The Seduction Diaries , Book 3
Avon Books
ISBN: 978-0-062-33514-2
October 2016
Historical Romance

London, 1858

Miss Mary Channing has never left her home in Yorkshire even though, at six and twenty, she should have made her come-out years ago. Instead, she constantly reads one book after another, often gothic romances in which the heroes are villains and the heroines most often end up dead. However, her twin sister Eleanor, whose husband is away for weeks, needs her in London to keep her company while expecting their baby. Of course she answers her sister's call, but refuses to enter into Society. On a warm morning, as dawn is breaking, she takes a book out to the garden. But what should she see but a man on the other side of the fence, urinating on the roses.

Mr. Geoffrey Westmore, a viscount's son informally called West and a one time member of the Royal Navy, stumbles his way home after a late night at Whites Club. He stops to relieve himself on Lady Ashington's flowers and notices a mousey young woman glaring at him. After a few colorful remarks to her, he wends his way home to be met at the door by Wilson, the long-time family butler who gives him the usual lecture.

When Mary finally agrees to go out, it's to a literary salon given by the Ashington family's friends. So dressed in one of Eleanor's gowns, she hopes to meet Mr. Dickens and a lady author, but the crowded room sets her fleeing to the library the hostess mentioned. The affair is being held for the benefit of St. Bartholomew's Hospital to build a charity ward for returning veterans of the wars. The hostess happens to be West's sister Clare who married a doctor. She asked West to come as a favor. He's all for helping veterans—he's one himself and knows there is a need—so he came. As he looked around, he became curious about a woman in blue who appeared to be all alone and leaving the room. Now that interested him more than literary blather, so he followed her. And that is how Mary and West meet again. It's not at all the thing for a maiden to be caught alone with a man, so when West hears voices at the library door, he pulls Mary behind some drapery. Two things of note occur, the two are attracted to each other—though the innocent Mary doesn't fully understand what is happening—and they hear a few words of what seem to be plans for a future assassination!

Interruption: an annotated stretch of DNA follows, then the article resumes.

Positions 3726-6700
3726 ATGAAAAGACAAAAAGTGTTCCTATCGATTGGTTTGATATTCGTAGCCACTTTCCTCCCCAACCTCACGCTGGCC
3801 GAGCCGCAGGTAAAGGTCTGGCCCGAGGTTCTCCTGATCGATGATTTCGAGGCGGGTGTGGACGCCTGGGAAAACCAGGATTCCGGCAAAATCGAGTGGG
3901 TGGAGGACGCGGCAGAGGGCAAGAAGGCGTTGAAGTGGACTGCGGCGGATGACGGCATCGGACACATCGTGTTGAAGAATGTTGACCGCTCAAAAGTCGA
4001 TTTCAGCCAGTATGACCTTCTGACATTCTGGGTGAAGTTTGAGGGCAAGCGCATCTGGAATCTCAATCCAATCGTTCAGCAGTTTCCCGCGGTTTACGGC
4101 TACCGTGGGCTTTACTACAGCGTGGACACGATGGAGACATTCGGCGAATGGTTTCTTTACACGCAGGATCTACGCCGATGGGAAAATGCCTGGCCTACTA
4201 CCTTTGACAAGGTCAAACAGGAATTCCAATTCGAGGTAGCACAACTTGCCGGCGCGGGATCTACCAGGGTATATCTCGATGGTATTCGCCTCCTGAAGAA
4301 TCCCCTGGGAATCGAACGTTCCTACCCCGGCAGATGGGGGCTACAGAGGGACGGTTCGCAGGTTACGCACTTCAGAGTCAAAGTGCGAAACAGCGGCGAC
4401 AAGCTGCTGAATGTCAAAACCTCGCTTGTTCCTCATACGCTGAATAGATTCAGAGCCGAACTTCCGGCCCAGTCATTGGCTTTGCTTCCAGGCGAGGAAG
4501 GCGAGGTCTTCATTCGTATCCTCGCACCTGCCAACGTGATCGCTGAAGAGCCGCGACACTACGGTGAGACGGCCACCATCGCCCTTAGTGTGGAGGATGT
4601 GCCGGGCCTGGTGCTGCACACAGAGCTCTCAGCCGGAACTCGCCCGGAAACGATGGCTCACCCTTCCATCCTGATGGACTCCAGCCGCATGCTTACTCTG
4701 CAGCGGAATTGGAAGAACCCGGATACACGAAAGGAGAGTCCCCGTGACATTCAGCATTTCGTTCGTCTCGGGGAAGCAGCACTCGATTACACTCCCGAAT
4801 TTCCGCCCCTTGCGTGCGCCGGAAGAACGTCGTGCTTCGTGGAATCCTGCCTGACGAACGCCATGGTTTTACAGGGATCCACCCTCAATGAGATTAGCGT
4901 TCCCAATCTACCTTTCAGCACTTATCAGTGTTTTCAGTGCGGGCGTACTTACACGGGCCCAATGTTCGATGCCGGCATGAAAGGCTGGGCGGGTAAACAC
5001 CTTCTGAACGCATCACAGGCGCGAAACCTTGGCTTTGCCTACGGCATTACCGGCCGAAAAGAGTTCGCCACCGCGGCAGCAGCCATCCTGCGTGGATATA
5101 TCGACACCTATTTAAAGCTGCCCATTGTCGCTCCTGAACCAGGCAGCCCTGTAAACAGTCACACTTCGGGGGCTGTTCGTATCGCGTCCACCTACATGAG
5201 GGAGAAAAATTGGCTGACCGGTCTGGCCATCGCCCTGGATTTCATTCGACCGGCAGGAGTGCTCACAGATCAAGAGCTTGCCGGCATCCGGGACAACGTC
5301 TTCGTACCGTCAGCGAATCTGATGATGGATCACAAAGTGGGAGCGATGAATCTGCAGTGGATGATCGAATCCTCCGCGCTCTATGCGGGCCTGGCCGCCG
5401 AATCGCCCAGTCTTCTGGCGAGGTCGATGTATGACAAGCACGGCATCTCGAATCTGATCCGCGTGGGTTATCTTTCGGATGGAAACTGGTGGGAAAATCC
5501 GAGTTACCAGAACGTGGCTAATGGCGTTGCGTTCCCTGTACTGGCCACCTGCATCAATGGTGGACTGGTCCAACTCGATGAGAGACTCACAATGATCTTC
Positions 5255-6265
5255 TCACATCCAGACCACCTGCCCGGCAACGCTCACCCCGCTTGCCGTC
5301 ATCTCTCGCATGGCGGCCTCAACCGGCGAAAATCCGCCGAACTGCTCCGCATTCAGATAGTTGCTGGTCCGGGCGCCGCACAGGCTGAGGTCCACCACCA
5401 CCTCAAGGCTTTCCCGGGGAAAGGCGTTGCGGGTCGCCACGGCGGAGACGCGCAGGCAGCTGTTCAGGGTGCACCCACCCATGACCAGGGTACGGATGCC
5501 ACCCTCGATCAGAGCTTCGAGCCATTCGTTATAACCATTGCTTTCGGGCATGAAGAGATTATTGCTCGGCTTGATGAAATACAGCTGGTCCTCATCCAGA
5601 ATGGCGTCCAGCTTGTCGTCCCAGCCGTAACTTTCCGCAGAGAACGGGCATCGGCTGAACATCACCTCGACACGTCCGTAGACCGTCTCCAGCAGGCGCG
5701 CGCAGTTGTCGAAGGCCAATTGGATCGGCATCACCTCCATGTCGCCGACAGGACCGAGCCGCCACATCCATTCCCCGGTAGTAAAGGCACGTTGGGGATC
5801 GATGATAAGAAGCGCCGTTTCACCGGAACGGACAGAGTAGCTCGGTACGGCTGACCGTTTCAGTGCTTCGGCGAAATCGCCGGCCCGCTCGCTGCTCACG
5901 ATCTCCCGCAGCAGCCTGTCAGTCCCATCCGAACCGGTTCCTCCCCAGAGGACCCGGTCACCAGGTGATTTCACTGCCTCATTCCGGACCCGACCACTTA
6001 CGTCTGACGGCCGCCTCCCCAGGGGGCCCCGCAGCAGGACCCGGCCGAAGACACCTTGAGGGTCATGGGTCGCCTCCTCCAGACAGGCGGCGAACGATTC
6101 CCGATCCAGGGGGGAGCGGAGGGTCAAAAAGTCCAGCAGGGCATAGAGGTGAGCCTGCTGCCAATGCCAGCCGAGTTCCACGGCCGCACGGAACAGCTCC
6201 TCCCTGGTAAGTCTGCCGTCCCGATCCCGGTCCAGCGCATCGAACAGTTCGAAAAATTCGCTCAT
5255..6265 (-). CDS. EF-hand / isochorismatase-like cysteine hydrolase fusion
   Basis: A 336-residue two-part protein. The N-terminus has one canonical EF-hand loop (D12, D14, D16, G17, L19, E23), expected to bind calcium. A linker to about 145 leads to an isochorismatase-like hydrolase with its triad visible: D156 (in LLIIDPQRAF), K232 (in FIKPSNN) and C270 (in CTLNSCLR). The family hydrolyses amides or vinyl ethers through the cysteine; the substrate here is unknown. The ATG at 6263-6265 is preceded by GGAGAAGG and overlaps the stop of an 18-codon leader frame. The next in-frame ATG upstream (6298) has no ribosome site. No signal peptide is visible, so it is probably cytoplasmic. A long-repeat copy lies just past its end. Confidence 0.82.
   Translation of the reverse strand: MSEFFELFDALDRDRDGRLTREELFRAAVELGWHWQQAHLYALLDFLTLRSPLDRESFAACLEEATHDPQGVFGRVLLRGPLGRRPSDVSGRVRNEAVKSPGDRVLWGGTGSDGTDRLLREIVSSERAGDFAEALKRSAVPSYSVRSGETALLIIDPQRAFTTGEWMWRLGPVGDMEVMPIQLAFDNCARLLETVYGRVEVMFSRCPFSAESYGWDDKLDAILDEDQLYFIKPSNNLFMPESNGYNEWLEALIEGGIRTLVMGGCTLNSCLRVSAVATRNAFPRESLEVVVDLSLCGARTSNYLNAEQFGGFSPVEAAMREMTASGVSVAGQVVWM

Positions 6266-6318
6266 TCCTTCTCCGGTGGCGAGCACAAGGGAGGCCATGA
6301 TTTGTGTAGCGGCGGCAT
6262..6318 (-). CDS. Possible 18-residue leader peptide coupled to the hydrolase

West bears a small scar on his shoulder, but both he and Mary have deep invisible scars, his from his stint in the navy, and hers from the tragic killing of her brother and later of her father while she was still small. They both carry feelings of guilt for not being able to stop the tragedies, and they refuse to let another take place. It won't be easy. West and his best friend have a history of practical jokes. When he approaches the authorities, no one takes him seriously. Even Mary's sister attributes her tale to her wild imagination from reading too much.

Oh, and by the way, Mary and West were seen alone in the library after the curtain episode, and the news made the next day's gossip papers. Oddly, her resulting bad reputation has a freeing effect on Mary. No longer the shy, retiring person she was, her spine begins to stiffen and her mind to sharpen. While West insists she stay home where she'd be safe, she insists she will join in the investigation. With little to go on but the fact that one of the conspirators was called “Your Grace”, they begin.

THE PERKS OF LOVING A SCOUNDREL is full of interesting characters and their interactions, especially those between West and Mary. There is also plenty of suspense concerning the assassination. The era is also a change from the Regency that so Dominates British historical romances.

Jane Bowers